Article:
SameSite cookies is a new cookie attribute proposed by the folks over at Google and Mozilla to allow cookies to be declared as “same-site” and therefore shouldn’t be attached to cross site requests; essentially mitigating Cross Site Forgery Requests (CSFRs). This feature is currently present in Chrome 51 and Opera 39.
You’d implement them by using either:
So what’s the difference between Lax and Strict?
Strict, as you will have probably guess is the more rigorous and robust option for protection, it would more than likely protect against all CSFR attacks, however this comes at a cost – the cookie is not sent with ANY type of request, including GET requests.
For example: If you click [GET request] on a tweet with a link to a Facebook album hosted on facebook.com – and facebook.com is using strict mode then the user wouldn’t be taken to the facebook page and already be logged into facebook.com, even if they were already logged in.
This is because the browser will not be allowed to send cookies from twitter.com to facebook.com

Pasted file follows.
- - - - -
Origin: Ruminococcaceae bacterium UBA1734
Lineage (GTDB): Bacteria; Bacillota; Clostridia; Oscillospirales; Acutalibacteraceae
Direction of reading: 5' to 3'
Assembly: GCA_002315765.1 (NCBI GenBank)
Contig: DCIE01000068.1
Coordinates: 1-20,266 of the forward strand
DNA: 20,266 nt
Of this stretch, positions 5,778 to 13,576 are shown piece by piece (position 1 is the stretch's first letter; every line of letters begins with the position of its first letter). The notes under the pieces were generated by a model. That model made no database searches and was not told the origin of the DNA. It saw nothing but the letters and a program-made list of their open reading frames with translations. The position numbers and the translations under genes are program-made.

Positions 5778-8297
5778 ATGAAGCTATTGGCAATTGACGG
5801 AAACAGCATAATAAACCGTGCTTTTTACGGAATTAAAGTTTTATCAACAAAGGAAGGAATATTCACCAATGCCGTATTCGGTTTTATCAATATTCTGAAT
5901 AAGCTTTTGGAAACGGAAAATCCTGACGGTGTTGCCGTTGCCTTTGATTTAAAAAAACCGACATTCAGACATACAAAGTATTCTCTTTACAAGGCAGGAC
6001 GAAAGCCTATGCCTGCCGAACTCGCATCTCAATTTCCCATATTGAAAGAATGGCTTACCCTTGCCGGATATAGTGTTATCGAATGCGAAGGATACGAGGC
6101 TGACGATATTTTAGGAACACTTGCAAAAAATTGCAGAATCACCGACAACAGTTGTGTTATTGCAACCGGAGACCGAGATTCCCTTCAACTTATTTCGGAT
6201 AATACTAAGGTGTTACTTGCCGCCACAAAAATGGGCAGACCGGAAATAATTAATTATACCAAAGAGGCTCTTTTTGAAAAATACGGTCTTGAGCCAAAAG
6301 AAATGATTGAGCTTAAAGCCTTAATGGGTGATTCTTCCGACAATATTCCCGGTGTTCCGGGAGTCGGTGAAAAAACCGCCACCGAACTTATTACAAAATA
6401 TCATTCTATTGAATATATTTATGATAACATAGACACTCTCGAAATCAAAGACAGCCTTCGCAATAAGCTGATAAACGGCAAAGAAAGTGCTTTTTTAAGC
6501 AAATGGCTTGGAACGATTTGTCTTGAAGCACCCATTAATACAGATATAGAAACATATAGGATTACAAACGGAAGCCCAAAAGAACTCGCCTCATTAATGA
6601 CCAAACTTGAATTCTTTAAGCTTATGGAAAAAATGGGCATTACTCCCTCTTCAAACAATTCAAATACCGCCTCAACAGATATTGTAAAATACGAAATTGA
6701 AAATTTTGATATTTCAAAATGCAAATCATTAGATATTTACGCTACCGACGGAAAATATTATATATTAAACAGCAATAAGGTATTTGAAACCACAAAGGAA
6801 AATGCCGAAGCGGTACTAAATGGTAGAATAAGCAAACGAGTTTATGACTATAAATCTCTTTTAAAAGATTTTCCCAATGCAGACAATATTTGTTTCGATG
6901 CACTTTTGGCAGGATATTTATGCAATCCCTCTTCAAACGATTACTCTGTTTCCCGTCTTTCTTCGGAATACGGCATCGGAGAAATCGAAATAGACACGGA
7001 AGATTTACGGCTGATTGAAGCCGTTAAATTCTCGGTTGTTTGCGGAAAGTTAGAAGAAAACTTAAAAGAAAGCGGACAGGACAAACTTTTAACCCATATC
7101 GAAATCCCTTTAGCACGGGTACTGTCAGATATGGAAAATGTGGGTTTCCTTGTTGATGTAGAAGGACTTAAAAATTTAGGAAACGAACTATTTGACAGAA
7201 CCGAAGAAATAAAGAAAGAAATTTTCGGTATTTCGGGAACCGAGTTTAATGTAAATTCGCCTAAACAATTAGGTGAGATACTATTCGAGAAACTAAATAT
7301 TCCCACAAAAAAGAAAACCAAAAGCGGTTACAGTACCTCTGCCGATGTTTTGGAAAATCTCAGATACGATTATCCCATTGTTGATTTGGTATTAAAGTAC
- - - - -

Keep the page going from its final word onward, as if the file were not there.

Lax is the less severe of the two options, by only stopping cookies being sent cross domains if it’s using HTTP methods that we’d call unsafe such as DELETE or POST.
This means that in the strict example above the user would be logged into facebook, however if: A user submits a form [POST request] on a website where the target is facebook.com then if facebook.com is using lax mode then the request would not go through.
So in conclusion, strict mode provides much better security, though breaks some functionality. Linking to a resource on a website such as private facebook album wouldn’t work from external sites, even if you were logged into facebook and would have access to the album normally. In lax mode this scenario would work, however you would be better protected from cross site post or delete requests such as auto-posting an advert on your facebook wall, which I think we’d all be happier without.